NORWAY — Town officials say Norway may be getting shortchanged when it comes to assisting Oxford police officers answering calls at the Oxford Casino.
“We want to monitor this,” Town Manager David Holt said.
Police Chief Rob Federico said Tuesday that as of last Thursday, Oxford police had 25 calls for assistance at the Oxford Casino since it opened on June 1. Of those 25 calls, Oxford police requested assistance from communities such as Norway and Paris on seven occasions. And of those seven, Norway responded three times.
Oxford police have also called Norway police 13 other times since June 1 to back them up in situations not connected with the casino.
The mutual aid agreement between the police departments includes officers in Norway, Paris, Poland and Mechanic Falls. Generally, the sending towns are not reimbursed for their officers' time outside of their community.
“It's the fair way. We have to rely on each other,” Paris police Chief David Verrier said. Paris has responded to the casino on Route 26 on two occasions.
Both Federico and Holt support the mutual aid agreement as a way to protect the police officers and community at large, but they and other town officials say the additional use of Norway officers outside of town at the casino bears watching.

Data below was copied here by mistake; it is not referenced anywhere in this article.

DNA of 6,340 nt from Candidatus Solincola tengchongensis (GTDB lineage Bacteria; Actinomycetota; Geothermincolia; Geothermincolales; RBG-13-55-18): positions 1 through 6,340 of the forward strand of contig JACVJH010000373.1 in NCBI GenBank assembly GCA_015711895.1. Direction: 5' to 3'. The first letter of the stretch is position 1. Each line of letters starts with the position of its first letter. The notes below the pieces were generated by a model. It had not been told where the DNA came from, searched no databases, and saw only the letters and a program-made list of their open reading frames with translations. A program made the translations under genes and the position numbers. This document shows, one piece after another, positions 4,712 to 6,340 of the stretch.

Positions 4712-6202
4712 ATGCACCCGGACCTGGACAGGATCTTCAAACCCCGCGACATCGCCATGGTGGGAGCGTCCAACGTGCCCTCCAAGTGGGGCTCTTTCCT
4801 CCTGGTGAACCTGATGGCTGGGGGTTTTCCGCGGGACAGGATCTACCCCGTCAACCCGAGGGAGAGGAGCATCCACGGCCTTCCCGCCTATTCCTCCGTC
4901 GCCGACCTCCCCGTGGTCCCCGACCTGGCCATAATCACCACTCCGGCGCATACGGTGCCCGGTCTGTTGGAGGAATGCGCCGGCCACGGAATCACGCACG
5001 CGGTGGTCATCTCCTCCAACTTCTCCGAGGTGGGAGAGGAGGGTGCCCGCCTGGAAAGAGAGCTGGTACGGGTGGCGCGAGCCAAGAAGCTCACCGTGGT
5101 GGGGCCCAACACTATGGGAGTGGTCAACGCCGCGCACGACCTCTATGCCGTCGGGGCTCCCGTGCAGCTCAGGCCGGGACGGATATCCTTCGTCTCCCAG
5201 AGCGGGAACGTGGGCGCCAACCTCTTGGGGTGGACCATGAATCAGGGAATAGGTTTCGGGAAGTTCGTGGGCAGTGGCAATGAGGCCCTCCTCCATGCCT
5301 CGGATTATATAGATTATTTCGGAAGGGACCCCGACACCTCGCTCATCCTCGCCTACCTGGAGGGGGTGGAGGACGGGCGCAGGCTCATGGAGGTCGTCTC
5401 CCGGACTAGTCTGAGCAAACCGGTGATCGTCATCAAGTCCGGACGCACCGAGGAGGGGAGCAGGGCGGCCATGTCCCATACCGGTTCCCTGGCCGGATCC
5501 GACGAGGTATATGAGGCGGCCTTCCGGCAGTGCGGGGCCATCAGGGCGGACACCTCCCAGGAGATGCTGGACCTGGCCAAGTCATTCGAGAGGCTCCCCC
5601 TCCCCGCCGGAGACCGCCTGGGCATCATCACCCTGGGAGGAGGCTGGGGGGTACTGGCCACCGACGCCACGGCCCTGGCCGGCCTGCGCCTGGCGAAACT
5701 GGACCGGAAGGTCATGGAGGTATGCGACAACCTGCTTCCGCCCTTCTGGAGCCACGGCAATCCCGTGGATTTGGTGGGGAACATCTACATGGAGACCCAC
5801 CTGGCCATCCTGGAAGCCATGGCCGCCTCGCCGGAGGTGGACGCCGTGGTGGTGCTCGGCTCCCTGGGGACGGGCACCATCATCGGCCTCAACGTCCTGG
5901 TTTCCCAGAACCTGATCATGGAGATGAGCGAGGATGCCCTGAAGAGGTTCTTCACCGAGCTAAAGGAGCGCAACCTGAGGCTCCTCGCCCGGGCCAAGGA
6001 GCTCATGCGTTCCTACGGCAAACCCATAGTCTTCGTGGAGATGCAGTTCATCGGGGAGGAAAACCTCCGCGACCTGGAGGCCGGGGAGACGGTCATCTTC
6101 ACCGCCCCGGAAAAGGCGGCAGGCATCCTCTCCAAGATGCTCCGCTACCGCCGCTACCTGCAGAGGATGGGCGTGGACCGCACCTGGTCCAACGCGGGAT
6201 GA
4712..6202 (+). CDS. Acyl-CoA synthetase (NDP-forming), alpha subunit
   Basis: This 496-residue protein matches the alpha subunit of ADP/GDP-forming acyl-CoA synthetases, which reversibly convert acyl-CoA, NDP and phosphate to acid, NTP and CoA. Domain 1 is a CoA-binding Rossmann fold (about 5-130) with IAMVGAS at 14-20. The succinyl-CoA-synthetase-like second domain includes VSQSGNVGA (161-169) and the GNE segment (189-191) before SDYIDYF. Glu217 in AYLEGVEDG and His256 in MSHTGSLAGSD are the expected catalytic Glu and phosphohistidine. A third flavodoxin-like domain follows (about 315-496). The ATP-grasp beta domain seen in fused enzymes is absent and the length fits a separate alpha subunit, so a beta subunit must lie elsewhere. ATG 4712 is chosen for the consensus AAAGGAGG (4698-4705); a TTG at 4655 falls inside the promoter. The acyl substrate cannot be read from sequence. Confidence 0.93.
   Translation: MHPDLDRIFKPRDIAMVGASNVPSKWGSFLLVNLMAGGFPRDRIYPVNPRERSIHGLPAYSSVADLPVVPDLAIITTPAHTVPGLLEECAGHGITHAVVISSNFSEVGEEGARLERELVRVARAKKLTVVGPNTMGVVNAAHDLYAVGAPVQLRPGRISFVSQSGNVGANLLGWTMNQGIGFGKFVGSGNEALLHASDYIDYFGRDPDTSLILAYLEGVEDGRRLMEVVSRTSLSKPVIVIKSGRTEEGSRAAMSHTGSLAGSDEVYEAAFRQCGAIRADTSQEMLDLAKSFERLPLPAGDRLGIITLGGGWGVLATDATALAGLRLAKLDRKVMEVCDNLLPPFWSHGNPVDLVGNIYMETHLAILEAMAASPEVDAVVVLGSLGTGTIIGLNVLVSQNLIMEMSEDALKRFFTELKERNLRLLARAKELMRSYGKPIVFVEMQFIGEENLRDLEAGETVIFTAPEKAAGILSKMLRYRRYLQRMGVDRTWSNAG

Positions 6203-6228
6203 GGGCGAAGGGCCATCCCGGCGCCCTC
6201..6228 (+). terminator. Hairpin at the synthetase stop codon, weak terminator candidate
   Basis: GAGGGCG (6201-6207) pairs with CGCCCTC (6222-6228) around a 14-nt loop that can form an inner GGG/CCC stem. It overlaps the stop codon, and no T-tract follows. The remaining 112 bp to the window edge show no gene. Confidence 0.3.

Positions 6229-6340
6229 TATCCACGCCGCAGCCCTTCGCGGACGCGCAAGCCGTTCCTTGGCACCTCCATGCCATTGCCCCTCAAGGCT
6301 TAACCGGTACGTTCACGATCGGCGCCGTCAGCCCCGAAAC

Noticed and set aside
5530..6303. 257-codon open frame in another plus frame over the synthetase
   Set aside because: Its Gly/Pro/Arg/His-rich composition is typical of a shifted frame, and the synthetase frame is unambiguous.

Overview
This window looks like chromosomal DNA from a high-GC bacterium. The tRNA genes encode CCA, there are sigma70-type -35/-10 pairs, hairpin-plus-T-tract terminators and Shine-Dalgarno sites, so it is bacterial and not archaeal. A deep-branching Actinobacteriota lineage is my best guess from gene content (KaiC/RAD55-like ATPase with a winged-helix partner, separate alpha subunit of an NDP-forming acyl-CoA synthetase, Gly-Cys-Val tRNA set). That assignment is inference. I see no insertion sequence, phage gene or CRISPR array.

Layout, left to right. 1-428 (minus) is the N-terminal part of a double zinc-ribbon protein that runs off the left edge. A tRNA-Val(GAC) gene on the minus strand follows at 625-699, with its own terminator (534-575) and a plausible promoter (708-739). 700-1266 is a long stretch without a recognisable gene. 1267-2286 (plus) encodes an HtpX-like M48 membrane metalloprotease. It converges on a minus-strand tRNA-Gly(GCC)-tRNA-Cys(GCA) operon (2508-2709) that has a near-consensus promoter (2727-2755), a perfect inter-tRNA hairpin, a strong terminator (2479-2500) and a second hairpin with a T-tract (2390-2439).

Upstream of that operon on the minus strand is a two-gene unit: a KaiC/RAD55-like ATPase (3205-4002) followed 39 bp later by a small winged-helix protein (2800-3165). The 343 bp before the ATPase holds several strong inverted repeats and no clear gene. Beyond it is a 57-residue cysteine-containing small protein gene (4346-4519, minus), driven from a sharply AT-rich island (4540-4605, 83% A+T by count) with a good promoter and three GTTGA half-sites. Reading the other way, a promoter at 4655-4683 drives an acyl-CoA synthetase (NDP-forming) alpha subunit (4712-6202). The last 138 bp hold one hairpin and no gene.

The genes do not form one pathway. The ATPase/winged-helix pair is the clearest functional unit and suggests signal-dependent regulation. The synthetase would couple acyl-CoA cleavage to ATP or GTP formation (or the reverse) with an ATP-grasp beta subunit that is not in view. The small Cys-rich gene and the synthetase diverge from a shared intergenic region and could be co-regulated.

“We should keep close track so we don't get shortchanged,” Selectman Russ Newcomb said.
According to the statewide referendum passed by voters in 2010, 16 percent of net table game income and 46 percent of slot machine income goes to various entities, including 25 percent to the state Department of Education, 2 percent to the town of Oxford, and 1 percent to Oxford County.
While the town of Oxford financially gains from the casino revenues as does Oxford County, the other neighboring towns do not. Norway officials say the Oxford County Sheriff's Department has not sent one officer for mutual aid to the casino since it opened and yet the county receives financial gain from the casino, as does the town of Oxford.
“They (town of Oxford) could use some of the $28,000 a week and maybe some could go to additional (police coverage),” Holt said. The sum is 2 percent of slot machine and table games revenue netted in the first week of operation.
Oxford could see nearly $1.5 million annually, if the revenues remain as strong as the first week. Oxford's 2012 budget was $3.21 million.
“It's a little bit like rubbing salt in the wounds. If we have to leave our community without protection or compensation, it's going to be a problem,” Holt said. He suggested that Oxford police might try to call the nearer towns of Poland and Mechanic Falls for police assistance first.
Mechanic Falls Town Manager John Hawley said officials have noticed some impact on the level of traffic on their roads but it is too soon to know how the casino is impacting other services in town such as police protection.